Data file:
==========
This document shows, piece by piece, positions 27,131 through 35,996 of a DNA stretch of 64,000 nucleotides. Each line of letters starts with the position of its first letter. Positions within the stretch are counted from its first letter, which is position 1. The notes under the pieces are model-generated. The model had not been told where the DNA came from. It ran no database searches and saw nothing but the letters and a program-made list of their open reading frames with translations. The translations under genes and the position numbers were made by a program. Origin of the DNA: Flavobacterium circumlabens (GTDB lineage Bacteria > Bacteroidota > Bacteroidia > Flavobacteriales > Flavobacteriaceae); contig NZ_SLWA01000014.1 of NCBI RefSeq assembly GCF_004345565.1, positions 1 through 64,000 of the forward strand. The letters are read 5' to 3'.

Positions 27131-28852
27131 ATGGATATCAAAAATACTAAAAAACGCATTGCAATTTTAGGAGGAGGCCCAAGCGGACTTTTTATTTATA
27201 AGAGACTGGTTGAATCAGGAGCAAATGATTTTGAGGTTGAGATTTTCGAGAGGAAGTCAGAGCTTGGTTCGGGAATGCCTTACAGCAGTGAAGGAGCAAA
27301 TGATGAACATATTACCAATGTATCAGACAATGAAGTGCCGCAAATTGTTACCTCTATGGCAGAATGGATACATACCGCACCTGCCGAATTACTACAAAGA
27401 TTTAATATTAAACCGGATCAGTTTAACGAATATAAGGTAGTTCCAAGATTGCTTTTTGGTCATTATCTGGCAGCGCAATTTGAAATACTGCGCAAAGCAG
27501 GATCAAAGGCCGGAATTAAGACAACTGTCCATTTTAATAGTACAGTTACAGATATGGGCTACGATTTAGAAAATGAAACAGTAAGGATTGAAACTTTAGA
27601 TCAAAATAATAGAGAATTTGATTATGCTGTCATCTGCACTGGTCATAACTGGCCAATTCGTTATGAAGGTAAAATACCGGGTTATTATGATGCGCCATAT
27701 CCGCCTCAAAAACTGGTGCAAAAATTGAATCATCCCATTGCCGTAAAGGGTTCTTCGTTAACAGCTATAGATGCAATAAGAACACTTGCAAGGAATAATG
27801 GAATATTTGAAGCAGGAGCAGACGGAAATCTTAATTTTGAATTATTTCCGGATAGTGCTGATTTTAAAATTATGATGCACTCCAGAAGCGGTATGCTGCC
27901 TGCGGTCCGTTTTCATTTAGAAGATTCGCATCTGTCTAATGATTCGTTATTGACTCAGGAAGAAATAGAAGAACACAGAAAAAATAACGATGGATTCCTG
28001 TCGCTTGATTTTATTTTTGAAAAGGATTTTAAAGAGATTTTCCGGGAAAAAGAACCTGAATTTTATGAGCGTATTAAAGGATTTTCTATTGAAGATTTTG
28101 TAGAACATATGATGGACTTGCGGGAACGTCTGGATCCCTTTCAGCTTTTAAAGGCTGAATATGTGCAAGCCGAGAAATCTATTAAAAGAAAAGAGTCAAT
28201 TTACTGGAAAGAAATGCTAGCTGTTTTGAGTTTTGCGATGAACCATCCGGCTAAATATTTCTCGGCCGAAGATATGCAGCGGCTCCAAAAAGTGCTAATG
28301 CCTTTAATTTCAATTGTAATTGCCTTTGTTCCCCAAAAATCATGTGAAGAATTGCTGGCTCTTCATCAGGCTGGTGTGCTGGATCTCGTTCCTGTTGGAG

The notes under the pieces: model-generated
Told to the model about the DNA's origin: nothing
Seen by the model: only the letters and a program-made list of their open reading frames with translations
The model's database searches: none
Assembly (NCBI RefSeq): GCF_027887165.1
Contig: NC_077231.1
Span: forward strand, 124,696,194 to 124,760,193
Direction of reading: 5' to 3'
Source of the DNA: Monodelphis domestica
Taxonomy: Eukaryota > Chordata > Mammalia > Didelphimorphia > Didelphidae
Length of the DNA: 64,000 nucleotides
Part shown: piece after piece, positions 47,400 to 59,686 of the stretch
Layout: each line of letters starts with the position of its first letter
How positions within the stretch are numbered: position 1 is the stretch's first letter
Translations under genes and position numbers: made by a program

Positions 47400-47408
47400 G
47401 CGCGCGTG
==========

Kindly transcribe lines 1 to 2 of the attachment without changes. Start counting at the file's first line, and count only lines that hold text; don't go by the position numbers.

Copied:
This document shows, piece by piece, positions 27,131 through 35,996 of a DNA stretch of 64,000 nucleotides. Each line of letters starts with the position of its first letter. Positions within the stretch are counted from its first letter, which is position 1. The notes under the pieces are model-generated. The model had not been told where the DNA came from. It ran no database searches and saw nothing but the letters and a program-made list of their open reading frames with translations. The translations under genes and the position numbers were made by a program. Origin of the DNA: Flavobacterium circumlabens (GTDB lineage Bacteria > Bacteroidota > Bacteroidia > Flavobacteriales > Flavobacteriaceae); contig NZ_SLWA01000014.1 of NCBI RefSeq assembly GCF_004345565.1, positions 1 through 64,000 of the forward strand. The letters are read 5' to 3'.

Positions 27131-28852